Pat Hatch's PhotoJournal

Fire in Flight – Page 6.

Fig. 7 - Touchdown!

Fig. 7 - Touchdown! Notice the outboard section of the left wing appears to be bending down slightly as the wing is unloaded at touchdown.

As I approached the threshold, the airplane had slowed to about 130 knots, but this only made the rolling tendency to the left worse.  As I rounded out, I could no longer hold the airplane level, and we touched down in about a 10 degree left bank as seen in the photo above.  I had in full right aileron and rudder, but we were in pretty good shape, down on the left gear, so I brought both inboard engines into maximum reverse thrust and slowly reversed the aileron to now hold the right wing up as long as possible.  Britt selected emergency brakes, and I noticed I was getting some braking on the left mains.  I had pretty good control until the right wing started dragging along the ground.  After that, we were just along for the ride.  The airplane started to yaw to the right as all hell broke loose in the cockpit.  Props were snapping off, fuel in the right wing began to ignite and we bounced off the raised gravel helicopter landing pads on the right side of the runway about half-way down.  Thankfully, there were no helicopters on the ground at the time!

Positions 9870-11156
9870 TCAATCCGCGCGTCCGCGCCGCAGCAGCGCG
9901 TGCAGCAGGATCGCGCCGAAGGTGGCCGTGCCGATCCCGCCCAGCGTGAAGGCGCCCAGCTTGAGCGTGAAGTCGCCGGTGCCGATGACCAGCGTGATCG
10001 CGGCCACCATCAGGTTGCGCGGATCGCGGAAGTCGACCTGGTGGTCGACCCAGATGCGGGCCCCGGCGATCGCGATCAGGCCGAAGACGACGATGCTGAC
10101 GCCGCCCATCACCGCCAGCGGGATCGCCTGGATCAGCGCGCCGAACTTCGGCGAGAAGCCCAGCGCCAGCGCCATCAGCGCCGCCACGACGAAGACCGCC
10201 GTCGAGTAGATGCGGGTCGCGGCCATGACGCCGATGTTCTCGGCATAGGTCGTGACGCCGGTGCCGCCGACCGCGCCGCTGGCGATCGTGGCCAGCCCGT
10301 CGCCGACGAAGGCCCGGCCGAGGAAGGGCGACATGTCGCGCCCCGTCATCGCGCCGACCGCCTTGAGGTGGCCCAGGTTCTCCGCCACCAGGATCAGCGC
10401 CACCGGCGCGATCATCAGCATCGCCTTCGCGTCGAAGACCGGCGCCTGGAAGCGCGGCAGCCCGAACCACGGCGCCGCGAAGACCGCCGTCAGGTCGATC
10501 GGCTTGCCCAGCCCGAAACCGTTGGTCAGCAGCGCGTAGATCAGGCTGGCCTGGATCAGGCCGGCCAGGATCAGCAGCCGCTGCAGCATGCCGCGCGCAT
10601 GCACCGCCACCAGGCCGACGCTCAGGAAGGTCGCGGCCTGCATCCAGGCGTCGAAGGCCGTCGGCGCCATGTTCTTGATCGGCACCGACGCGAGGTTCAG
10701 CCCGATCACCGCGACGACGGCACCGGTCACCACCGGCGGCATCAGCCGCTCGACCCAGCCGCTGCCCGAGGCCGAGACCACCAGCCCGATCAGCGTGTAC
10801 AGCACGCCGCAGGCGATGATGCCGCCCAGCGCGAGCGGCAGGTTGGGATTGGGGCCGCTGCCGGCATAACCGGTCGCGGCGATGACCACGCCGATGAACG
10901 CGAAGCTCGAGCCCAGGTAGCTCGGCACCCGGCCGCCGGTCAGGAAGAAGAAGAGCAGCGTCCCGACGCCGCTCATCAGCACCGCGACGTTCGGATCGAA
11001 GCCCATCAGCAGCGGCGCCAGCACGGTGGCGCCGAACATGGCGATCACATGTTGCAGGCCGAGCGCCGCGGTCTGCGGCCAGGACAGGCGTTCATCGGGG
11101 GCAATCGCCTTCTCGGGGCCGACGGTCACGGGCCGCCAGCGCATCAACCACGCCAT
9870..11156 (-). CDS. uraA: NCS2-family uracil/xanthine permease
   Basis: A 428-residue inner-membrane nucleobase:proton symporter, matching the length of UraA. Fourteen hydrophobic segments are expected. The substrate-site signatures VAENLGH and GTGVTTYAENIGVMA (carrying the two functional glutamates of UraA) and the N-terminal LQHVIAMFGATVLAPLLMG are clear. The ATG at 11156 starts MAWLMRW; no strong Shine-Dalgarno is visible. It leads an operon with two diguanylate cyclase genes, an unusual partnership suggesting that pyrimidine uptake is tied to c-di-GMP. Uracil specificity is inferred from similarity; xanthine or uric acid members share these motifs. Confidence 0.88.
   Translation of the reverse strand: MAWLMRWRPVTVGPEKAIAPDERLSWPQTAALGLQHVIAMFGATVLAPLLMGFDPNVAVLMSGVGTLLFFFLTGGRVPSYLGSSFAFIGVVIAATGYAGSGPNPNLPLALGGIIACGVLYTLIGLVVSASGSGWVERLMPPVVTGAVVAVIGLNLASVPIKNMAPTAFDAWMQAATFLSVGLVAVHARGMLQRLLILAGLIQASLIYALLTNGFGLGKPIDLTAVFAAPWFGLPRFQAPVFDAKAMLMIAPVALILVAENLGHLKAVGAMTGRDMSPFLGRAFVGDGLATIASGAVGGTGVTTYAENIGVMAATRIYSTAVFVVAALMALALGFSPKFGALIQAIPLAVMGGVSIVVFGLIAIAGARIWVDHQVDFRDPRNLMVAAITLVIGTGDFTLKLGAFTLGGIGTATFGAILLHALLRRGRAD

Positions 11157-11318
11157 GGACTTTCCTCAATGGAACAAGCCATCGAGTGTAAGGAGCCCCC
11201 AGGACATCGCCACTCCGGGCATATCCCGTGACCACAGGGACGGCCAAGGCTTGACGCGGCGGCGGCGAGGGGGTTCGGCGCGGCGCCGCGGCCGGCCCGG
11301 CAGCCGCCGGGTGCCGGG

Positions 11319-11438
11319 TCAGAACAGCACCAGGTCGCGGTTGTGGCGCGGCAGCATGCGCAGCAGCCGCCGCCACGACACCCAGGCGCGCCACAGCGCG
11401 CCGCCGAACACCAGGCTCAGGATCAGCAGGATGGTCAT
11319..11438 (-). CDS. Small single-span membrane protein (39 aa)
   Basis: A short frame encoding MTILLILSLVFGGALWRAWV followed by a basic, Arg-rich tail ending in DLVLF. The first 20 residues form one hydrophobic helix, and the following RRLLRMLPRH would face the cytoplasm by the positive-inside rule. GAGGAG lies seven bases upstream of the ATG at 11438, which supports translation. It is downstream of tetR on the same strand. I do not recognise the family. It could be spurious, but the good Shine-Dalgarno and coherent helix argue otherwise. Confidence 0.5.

Fig. 7 - Right wing starting to drag along the ground

Fig. 8 - Right wing starting to drag along the ground

As the aircraft came to a stop in a cloud of dust, smoke, and fire, there was absolute silence for half a second, and then a huge explosion as the fuel from the ruptured fuel tanks ignited around the front of the aircraft.  I just remember going from extreme relief back to despair again as a wall of fire formed around the front of the airplane.

Fig. 9 - We arrived in a cloud of smoke and fire.

Fig. 9 - We arrived in a cloud of smoke and fire.